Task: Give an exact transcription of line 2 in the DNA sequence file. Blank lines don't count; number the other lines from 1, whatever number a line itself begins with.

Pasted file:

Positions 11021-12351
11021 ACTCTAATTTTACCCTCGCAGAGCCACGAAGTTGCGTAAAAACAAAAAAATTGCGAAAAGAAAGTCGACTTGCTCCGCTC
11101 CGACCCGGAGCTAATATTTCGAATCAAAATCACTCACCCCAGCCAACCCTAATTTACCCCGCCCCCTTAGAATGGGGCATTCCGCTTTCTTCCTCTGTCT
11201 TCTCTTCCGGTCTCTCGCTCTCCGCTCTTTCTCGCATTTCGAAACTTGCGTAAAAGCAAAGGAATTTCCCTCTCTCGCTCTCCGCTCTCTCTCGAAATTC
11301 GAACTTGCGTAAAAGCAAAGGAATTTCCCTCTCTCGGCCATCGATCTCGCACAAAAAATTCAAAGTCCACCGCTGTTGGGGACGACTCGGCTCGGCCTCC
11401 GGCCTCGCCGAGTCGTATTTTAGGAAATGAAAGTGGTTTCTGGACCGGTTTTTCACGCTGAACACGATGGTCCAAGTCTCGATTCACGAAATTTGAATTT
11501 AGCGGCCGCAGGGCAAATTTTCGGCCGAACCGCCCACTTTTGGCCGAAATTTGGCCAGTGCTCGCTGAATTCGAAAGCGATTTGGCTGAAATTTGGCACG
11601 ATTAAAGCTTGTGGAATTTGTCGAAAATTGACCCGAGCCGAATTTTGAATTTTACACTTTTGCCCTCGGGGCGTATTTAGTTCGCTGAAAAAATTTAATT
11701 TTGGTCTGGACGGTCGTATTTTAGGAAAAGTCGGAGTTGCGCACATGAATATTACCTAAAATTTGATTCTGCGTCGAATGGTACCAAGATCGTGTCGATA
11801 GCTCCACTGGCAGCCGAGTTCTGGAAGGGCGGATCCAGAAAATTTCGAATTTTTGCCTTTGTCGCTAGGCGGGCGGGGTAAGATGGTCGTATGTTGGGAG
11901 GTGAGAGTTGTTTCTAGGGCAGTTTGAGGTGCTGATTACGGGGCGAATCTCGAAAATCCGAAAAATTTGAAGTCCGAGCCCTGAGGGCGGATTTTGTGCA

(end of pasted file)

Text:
11021 ACTCTAATTTTACCCTCGCAGAGCCACGAAGTTGCGTAAAAACAAAAAAATTGCGAAAAGAAAGTCGACTTGCTCCGCTC